The American Jukebox

 

The Library of Congress recently opened a website for the general public making available thousands of recordings that were previously out of print. The recordings, ten inch platters that could only be found at flea markets or in ancient attics, consist of musical performances and spoken word made for the Victor Talking Machine Company at the turn of the century. With a huge range of obscure work, the National Jukebox, as the archive is being called, is a boon for audiophiles. “[Listeners] can hear operatic selections, vaudeville routines, popular songs of the day, songs from musical shows,” said David Sanger, an archiver for the National Jukebox. 

The National Jukebox began as an idea of Sam Belawsky, former head of the recorded sound section of the Broadcasting and Recorded Sound Division of the Library of Congress. Belawsky wanted to provide mass public access to the recordings. Sony Music Entertainment, which owns the rights to the Victor catalog, allowed the Library of Congress to use acoustically recorded Victor records before 1925. “So we got that agreement and went ahead with selecting the material and having it digitized and all the electronic inputting of data,” said Sanger.

Digitizing the material was a painstaking process. All of the records came from the University of California, Santa Barbara. The work was done in Virginia where technicians pulled records from the vault and cross checked duplicate copies for condition. Oftentimes there were six to seven copies of the same recorded performance.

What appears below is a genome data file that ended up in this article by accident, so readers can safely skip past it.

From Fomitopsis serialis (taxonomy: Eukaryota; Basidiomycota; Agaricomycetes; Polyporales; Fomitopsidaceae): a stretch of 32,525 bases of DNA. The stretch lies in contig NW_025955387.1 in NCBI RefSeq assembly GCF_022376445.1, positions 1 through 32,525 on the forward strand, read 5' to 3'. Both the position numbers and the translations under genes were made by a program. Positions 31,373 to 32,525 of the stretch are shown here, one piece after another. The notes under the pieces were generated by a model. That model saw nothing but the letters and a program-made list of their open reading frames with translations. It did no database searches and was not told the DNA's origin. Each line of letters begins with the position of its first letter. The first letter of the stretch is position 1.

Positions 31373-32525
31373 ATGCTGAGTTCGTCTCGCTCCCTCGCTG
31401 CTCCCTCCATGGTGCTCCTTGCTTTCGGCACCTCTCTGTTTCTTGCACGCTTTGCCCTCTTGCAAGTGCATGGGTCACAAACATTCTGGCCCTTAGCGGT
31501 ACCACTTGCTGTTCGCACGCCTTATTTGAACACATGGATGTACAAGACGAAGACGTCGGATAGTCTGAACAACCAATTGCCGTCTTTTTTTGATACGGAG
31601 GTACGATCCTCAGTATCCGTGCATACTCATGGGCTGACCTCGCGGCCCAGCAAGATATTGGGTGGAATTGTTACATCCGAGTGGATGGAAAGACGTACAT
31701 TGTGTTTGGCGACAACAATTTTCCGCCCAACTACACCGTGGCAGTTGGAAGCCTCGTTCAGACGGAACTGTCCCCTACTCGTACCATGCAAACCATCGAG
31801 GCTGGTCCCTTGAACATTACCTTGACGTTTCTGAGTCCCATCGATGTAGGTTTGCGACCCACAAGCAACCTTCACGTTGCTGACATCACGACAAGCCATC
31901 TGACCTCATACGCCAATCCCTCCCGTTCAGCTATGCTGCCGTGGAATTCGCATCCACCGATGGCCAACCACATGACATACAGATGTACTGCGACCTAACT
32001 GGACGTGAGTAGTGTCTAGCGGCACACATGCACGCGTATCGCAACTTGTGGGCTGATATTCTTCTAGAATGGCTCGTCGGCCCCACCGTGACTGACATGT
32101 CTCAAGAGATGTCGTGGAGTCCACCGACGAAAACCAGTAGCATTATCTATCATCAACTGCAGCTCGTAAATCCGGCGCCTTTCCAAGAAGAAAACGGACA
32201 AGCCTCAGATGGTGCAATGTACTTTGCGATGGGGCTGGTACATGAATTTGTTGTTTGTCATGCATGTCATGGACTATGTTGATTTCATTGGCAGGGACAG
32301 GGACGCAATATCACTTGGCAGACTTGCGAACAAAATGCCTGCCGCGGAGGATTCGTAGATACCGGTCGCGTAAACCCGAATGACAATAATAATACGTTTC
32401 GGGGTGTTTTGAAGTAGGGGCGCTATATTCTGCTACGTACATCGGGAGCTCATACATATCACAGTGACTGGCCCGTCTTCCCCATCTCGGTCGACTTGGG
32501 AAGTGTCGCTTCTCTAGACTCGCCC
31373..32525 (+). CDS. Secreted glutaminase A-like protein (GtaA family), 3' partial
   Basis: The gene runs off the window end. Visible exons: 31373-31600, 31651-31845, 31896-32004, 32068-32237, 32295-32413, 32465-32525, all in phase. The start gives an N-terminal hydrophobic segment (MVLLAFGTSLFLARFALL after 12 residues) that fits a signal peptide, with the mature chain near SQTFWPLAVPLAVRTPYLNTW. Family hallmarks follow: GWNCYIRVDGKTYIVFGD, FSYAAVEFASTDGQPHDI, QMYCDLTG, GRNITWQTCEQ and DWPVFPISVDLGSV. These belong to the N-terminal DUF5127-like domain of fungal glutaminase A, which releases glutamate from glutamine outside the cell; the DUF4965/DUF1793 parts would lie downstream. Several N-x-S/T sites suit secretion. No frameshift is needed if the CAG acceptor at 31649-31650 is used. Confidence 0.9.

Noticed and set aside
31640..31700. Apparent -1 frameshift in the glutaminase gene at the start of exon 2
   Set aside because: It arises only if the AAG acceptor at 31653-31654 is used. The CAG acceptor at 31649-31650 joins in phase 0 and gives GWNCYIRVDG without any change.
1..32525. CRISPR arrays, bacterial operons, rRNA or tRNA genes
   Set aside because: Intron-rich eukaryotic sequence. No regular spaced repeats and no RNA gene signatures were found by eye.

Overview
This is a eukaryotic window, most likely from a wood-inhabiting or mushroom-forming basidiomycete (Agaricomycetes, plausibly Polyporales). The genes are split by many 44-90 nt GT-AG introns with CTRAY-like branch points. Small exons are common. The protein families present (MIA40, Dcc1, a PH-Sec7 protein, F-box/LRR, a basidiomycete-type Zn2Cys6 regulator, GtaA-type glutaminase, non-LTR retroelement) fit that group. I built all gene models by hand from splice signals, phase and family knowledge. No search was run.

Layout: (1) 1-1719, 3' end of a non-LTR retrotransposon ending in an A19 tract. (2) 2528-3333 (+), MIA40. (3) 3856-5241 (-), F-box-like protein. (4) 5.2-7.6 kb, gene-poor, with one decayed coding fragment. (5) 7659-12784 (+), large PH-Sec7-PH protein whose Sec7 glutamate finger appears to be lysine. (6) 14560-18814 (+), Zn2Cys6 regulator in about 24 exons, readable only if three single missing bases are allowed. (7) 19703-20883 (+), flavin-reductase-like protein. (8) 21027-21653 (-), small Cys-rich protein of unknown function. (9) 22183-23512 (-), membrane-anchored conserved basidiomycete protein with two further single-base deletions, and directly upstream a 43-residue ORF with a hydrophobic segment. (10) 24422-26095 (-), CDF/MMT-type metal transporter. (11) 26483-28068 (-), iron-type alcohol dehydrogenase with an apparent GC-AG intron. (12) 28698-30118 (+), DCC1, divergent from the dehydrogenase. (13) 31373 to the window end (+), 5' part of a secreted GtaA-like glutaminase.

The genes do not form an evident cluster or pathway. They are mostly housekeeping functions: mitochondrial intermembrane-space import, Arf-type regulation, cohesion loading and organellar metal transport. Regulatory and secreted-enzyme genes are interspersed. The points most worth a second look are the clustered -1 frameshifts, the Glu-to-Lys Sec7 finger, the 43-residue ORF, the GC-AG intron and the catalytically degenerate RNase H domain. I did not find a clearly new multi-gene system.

“A lot of times the talent was called back in to do a new version because the stamps had worn out,” said Sanger. The technicians pulling the records out of the vault would have to scrutinize the discs to make sure they had a unique performance. They had to pick out the best copies simply by eye-balling the discs.

The website also contains a slide show demonstrating how the records were processed. Listeners can also create and submit their own playlists. Coming this fall, the library will be releasing acoustical recordings from the Columbia and Okeh labels.

Visit the library at: www.loc.gov/jukebox/

The Making of a Record in 1900

Acoustical Era
All the recordings in the National Jukebox were made in the acoustical era of studio recording between 1900 and 1925. The acoustical era precedes the use of microphones; instead, performers played into a horn. “There was a gigantic horn that funneled the sound that was being performed to the small end of the horn,” said Sanger. The horn vibrated a thin glass or copper diaphragm to which a cutting needle was attached that cut a groove into the wax master. “It was a completely mechanical way of recording,” said Sanger.

Working the Horn
Just as a singer today works the microphone, singers for the Victor had to work the horn. Singers who had to hit a very loud note needed to back away from the horn. During a performance, the singer was constantly moving toward or away from the horn, and inexperienced recording artists had a studio technician pushing them away or toward the horn.

Back to Knee
Conditions for musicians were equally daunting. Players had to crowd around the horn so they were playing knees to backs in small chairs. “Sometimes a performer would have to come back several times and remake the selection if it wasn’t satisfactory,” said Sanger. Before Victor developed the means to mass produce records, the master wore out after producing up to 400 records. A performer might be asked to come back several times to re-record a selection. 

 Speed Control
Today, we would consider these records as “78s.” However, at the turn of the century there was no standard revolution. Early on, speeds could vary from 65- 80 rpm. Along with selecting the correct stylus, technicians converting these recordings to .mp3 for the National Jukebox adjusted the turntable speed by ear. “They had to get through this cart of records they had to transfer in a certain period of time. They didn’t have the luxury to sit and fiddle with the speed as much as they would have liked to,” said Sanger. •